The quark-gluon plasma (abbreviation QGP) is a state of matter at extremely high temperatures or baryon densities. Here, the confinement (English confinement ) of the curd and Gluons removed, which is why these particles exhibit a quasi-free behavior.
The quark-gluon plasma in nature
It is believed that the universe went through this state in the first fractions of a second after the Big Bang . In today's universe, the QGP most still exists in the center of neutron stars , some theories there another phase predict that by color superconductivity (Engl. Color superconductivity should be characterized).
Manufacturing on earth
The use of heavy ion accelerators enables research into quark-gluon plasma (QGPs) in the laboratory. Corresponding experiments with particle accelerators are being carried out at the GSI Helmholtz Center for Heavy Ion Research in Darmstadt, at the European Nuclear Research Center CERN in Geneva ( Large Hadron Collider , LHC) and at the Relativistic Heavy Ion Collider (RHIC) on Long Island, New York. The investigation of the phase transition from confinement to QGP is of particular interest .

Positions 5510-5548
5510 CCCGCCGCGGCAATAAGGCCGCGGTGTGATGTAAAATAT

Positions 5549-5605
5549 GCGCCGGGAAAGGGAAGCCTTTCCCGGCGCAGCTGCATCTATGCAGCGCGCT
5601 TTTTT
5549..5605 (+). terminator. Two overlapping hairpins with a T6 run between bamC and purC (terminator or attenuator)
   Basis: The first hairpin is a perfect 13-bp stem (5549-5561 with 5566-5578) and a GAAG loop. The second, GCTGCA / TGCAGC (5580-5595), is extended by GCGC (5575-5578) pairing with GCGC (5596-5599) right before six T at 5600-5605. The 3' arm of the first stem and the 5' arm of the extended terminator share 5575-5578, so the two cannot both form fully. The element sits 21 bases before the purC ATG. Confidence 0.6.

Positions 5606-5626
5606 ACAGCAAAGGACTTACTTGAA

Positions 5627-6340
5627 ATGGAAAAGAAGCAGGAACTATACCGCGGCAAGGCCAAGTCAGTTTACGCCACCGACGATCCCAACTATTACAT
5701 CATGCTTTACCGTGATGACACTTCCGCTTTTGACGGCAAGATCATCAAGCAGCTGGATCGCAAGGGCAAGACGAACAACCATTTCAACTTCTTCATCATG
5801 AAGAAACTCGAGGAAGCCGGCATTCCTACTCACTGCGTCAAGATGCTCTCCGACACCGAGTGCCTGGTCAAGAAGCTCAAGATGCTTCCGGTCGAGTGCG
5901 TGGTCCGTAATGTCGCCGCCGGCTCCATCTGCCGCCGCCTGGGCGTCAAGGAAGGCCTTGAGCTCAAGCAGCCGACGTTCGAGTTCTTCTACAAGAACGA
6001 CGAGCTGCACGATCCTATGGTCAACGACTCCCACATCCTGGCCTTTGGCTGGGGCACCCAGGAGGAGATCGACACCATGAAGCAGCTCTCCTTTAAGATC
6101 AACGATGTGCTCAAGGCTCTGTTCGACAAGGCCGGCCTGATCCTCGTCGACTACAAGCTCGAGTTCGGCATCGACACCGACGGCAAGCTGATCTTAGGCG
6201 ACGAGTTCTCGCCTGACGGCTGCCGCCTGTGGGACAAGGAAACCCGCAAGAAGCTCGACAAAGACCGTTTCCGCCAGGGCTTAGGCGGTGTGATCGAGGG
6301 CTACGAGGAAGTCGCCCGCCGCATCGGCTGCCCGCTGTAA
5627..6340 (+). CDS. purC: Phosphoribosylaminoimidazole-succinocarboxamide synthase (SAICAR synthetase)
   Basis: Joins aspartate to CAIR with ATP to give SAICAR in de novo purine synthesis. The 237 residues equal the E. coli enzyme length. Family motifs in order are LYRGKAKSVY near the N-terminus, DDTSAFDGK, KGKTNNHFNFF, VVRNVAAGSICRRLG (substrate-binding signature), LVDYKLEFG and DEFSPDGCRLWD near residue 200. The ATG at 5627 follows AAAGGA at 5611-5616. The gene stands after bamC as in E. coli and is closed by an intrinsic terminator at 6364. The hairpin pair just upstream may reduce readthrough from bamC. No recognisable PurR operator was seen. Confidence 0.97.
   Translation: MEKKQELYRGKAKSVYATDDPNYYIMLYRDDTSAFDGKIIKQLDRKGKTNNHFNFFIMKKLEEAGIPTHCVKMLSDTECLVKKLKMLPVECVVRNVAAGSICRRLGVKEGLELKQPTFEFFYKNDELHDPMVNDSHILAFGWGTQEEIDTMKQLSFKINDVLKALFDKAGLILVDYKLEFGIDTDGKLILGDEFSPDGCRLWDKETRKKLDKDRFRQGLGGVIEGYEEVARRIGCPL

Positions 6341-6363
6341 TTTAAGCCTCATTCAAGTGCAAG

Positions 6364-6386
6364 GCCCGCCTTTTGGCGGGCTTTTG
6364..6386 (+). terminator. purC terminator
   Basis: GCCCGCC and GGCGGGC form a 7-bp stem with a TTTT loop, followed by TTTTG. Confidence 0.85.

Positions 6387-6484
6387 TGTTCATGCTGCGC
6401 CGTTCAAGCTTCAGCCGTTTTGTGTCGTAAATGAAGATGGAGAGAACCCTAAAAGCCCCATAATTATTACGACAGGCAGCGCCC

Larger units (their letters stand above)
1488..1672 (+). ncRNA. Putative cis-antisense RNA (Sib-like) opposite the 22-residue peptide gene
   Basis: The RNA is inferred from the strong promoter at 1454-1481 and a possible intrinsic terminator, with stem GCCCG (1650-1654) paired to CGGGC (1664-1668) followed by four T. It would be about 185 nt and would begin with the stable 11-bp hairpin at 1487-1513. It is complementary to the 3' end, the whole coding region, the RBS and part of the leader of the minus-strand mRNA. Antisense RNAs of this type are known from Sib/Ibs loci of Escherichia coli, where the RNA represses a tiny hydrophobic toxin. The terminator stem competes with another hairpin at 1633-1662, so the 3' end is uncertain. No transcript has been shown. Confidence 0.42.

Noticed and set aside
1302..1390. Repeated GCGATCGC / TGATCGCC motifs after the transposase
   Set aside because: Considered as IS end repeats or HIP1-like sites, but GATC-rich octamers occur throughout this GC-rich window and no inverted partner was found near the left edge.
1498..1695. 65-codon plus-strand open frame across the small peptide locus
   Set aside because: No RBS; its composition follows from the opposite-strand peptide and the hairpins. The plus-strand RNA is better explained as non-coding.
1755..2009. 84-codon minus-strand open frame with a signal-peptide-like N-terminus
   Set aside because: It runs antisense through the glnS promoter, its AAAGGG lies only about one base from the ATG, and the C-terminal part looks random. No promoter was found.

At the RHIC, gold atomic nuclei in the accelerator ring are brought to 99.9% of the speed of light and then shot together. The resulting products are examined with particle detectors . The atomic nuclei disintegrate into tens of thousands of matter particles due to the enormous energies and temperatures (several trillion Kelvin ). It can be shown that in the first fractions of a nanosecond after the collision, pressure fluctuations in the interior of the collided particles are balanced out in a way that suggests a state of matter similar to a liquid: a quark-gluon plasma has arisen (to the form of the QGP see below).